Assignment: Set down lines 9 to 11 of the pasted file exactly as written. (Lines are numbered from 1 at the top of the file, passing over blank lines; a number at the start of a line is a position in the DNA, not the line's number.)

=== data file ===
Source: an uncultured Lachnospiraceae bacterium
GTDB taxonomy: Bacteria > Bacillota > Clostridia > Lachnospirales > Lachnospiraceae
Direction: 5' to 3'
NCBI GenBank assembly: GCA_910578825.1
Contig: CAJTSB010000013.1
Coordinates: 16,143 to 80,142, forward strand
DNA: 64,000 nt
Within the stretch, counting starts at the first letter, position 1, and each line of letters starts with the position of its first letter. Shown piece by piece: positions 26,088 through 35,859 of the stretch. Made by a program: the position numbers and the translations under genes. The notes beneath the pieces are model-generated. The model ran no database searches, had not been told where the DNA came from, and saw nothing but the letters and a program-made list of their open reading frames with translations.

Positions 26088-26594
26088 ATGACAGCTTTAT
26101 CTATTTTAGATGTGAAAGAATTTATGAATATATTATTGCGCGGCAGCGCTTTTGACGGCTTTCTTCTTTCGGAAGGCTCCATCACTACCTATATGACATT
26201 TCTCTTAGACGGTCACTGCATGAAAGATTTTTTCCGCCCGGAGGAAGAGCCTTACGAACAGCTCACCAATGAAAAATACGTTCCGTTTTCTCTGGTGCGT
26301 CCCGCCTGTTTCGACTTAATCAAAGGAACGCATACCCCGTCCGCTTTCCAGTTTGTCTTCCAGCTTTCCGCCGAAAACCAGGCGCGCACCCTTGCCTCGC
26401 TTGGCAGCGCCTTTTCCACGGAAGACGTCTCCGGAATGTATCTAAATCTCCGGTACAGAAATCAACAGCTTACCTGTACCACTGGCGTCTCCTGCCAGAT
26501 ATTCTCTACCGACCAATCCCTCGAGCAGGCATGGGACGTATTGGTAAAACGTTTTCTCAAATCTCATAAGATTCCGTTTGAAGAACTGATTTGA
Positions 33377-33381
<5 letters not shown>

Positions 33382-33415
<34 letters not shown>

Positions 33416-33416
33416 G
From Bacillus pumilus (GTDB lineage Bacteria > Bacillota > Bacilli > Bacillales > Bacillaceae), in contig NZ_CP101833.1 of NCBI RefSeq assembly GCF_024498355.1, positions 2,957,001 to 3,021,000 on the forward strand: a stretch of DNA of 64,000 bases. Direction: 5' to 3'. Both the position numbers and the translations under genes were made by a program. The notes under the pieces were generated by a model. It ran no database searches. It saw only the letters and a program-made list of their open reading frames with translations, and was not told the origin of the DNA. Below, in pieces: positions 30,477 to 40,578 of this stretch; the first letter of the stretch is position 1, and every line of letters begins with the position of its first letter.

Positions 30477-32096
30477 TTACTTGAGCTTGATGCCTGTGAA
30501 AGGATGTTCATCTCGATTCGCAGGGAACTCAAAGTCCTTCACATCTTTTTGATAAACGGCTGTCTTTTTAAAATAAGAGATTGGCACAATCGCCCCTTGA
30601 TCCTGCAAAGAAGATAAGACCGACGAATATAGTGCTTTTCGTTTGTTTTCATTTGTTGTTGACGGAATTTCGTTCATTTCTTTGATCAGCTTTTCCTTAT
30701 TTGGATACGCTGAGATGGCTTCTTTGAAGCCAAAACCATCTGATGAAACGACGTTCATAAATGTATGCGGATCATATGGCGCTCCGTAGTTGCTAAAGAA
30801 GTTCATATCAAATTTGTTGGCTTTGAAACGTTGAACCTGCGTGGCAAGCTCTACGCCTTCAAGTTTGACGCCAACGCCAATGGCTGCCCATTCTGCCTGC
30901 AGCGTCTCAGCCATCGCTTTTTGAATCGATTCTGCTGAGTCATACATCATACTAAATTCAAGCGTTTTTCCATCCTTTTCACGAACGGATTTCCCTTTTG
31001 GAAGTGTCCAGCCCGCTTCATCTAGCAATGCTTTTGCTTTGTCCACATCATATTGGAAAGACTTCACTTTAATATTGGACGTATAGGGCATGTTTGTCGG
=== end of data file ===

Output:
Positions 26088-26594
26088 ATGACAGCTTTAT
26101 CTATTTTAGATGTGAAAGAATTTATGAATATATTATTGCGCGGCAGCGCTTTTGACGGCTTTCTTCTTTCGGAAGGCTCCATCACTACCTATATGACATT